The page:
This blog is a celebration of the nature in the South East and highlights ways you can get involved and explore nature in the region. If you've got news of the South East’s nature that you'd like to share, please contact the RSPB South East office on 01273 775333 or email SERComms@rspb.org.uk
People often say they struggle to see how one individual can make a difference, but every single RSPB volunteer can make a huge difference for nature! We have over 12,000 RSPB volunteers, who all come from different walks of life and who all help us in their own ways, and together, we achieve much more for wildlife than we could alone!
In fact, this blog has been written by one of our newest South East volunteers, Libby Morris! If you are interested in finding out more about volunteering opportunities visit our website
Volunteering to save swifts:
One of those volunteers is John Cuthbert, one of our Swift Survey volunteers, who last year co-ordinated the swift project in Sussex. This project involved establishing a benchmark of 76 swift nest sites across the Brighton area. We identified a number of 'hot spots' among the areas that we surveyed, which was a fantastic result and could not have been achieved without all of our volunteer surveyors’ sterling efforts. In total, our volunteers devoted an incredible 250 hours of their own time to the survey.
John, ‘swift coordinator’ has been integral to this operation and has been the main point of contact to all our wonderful volunteers throughout the project. He has also played a large part in recruiting, working in partnership with other local groups and keeping his finger on the pulse with the Brighton General Hospital, one on Brighton's largest and oldest swift colonies.
Based on the data collected by our volunteers during the 2016 and 2017 surveys we have been able to draw up plans to try to protect and nurture the colonies we now know about. The data has allowed us to focus in on the most popular nesting areas for swifts, so this year we will be able to help with the protection and expansion of colonies – along with 45 of our volunteers. With a project like this it is important to keep high levels of communication as well as proactive engagement with homeowners, residents and neighbours within these swift sites, and our volunteers are an essential part of this.
We are repeating the survey again in 2018 to see how it compares to last year, once again being co-ordinated by John. We could simply not achieve the work we’re doing now without him!
Volunteering to protect habitats:
Owen Johnson is one of our regular volunteers who just so happened to stumble across what is believed to be the country’s first naturalised Japanese cherry tree – the Prunus ‘Kanzan’. The tree, located in RSPB Fore Wood in Sussex, had been hiding amongst the surrounding alder for thirty years without being spotted. If it hadn’t been for Owen happening upon it during its short blossom then it may not have been spotted at all! Having researched the tree, Owen is pretty certain that this Japanese cherry is the only recorded instance of one growing from a seed in the entire of the UK. These trees don’t usually last that long, so we carried out some coppicing around it to let in more light and preserve this rarity. As the tree is non-native (and fortunately non-invasive!) it is not considered important British flora, but it is a very unusual specimen.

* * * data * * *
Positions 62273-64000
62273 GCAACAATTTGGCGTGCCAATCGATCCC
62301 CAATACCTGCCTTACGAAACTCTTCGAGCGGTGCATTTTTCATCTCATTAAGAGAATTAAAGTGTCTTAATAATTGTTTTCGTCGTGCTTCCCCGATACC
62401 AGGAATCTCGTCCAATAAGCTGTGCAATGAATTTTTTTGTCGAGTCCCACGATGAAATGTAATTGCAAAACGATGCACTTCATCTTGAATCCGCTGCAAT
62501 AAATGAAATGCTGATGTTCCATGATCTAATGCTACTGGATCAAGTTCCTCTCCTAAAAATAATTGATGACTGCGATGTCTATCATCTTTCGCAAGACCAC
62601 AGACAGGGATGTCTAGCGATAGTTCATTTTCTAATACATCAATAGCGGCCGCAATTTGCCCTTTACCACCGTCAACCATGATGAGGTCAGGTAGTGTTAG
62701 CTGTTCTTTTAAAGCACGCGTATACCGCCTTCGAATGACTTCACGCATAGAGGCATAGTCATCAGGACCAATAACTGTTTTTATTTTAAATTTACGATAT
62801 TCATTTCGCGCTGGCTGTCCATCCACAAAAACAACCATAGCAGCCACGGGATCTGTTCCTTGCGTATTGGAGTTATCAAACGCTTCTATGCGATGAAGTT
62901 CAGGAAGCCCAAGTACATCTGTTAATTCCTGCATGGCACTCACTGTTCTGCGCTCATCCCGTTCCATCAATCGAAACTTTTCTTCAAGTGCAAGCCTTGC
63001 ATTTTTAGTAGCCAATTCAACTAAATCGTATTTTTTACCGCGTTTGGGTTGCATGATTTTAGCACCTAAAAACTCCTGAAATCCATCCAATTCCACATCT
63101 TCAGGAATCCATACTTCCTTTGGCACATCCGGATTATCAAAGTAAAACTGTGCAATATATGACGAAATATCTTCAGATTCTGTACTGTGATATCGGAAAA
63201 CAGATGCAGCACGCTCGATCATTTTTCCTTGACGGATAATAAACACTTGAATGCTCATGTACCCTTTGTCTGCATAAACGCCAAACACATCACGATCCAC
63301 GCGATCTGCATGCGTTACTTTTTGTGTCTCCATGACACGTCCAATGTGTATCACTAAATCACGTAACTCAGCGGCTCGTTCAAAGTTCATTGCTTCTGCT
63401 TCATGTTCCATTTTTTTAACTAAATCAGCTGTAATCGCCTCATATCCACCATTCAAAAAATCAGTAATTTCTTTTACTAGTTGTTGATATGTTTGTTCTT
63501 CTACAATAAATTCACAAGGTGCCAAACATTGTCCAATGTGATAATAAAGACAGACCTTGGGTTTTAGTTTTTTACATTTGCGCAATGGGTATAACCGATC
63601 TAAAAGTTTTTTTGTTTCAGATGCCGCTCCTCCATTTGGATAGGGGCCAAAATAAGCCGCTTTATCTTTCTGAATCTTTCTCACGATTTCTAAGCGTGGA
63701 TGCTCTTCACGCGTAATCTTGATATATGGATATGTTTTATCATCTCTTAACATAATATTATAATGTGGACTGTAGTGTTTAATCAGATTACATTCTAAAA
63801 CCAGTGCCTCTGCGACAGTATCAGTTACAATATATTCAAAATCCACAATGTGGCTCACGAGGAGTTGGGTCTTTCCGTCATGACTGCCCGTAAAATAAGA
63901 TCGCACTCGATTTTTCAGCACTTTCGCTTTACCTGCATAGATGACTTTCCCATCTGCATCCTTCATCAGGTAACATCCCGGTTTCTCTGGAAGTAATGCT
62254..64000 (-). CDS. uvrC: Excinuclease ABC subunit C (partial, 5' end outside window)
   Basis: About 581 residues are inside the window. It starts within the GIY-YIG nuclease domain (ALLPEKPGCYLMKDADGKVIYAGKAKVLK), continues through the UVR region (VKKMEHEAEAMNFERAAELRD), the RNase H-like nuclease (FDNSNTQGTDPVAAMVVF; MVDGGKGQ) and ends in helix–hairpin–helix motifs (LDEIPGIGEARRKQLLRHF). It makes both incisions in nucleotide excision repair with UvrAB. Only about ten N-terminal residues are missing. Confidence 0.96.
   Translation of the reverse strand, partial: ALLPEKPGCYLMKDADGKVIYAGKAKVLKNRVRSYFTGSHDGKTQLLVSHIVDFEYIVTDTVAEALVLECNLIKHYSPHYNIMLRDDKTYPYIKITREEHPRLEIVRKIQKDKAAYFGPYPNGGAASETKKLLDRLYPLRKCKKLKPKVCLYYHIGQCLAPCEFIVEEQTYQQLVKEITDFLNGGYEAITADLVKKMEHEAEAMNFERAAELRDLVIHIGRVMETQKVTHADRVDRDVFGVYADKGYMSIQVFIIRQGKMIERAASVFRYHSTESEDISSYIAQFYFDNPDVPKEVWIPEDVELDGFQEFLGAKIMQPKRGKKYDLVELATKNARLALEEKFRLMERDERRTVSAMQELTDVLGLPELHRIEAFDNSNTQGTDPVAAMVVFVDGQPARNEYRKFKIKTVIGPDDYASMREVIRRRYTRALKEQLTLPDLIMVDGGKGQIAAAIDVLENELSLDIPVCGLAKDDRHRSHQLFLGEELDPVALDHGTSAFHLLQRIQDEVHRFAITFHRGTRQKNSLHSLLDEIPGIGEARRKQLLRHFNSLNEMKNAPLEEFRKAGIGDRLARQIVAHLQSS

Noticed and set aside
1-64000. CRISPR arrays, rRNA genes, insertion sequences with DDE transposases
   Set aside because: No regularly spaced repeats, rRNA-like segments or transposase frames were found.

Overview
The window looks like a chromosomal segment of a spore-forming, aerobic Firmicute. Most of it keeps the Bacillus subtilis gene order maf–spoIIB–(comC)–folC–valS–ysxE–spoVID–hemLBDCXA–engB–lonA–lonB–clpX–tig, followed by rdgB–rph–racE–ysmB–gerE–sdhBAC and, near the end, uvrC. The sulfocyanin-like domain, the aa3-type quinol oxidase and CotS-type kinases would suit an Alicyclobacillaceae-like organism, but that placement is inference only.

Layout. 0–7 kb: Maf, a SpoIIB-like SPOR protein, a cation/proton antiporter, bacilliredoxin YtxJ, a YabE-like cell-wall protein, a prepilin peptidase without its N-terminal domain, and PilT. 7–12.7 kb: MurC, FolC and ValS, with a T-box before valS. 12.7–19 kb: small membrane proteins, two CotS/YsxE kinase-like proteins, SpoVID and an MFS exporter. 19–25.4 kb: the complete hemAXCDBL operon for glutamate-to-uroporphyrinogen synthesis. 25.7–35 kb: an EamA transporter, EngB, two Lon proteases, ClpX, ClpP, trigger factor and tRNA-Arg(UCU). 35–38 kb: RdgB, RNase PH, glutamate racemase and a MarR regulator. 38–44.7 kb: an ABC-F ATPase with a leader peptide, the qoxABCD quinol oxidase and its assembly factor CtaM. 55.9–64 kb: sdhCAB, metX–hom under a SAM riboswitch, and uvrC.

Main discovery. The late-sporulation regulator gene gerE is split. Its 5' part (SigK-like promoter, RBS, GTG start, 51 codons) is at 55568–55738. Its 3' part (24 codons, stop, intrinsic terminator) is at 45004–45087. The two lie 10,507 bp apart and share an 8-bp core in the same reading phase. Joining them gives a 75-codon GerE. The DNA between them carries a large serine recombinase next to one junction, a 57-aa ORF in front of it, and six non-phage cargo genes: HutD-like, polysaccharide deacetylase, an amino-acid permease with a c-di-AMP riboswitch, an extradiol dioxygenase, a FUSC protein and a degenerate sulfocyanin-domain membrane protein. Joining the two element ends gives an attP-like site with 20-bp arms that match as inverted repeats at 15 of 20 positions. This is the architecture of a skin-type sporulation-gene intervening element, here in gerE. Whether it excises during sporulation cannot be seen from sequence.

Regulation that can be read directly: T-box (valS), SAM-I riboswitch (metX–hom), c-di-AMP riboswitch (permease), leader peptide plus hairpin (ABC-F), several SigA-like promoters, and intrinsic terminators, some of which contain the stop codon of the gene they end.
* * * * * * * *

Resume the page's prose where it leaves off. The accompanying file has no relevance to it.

RSPB Fore Wood is a lovely ancient woodland reserve comprising high forest, mixed native coppice, sweet chestnut coppice, ghyll woodland and wide, flower rich rides. It supports a whole host of threatened wildlife that we are working hard to protect; including lesser spotted woodpecker, a rare dead wood bee (Osmia pilicornis, or the fringe horned mason bee), reptiles, carpets of native bluebells and wood anemones, rare silver-washed fritillary butterflies, and much, much more. The reserve depends heavily on volunteers as this sensitive woodland needs careful management to provide the right structure for various bird species and mammals such as dormice. Clearing trees in some areas ensures that light can get to the forest floor, and flushes of wildflowers (which are important for foraging invertebrates) can naturally emerge. The narrow tracks don’t leave room for vehicles, so our hardy volunteers are needed to help fell and process trees, ensuring that the specialist species that are found there are able to thrive.
South East Volunteer Statistics:
•Across the whole of the UK there are over 12,000 volunteers. In the South East there are currently about 1,900.
•Of these South East volunteers, 34 are over 85 years old and 35 are under 18. Our youngest volunteer is 11, and our oldest is 92.
•There is an almost exact 50:50 split between male and female volunteers.
•Between April 2016 and March 2017 our volunteers worked an amazing total of 177,637 hours; that’s about 23,600 days, or 64 years!
•We have 36 local groups in the South East, 20 of which have been up and running for over 40 years! These groups actively support the work of the RSPB in the local community and involve both RSPB members and the wider public in local conservation.
If you are interested in finding out more about volunteering opportunities visit our website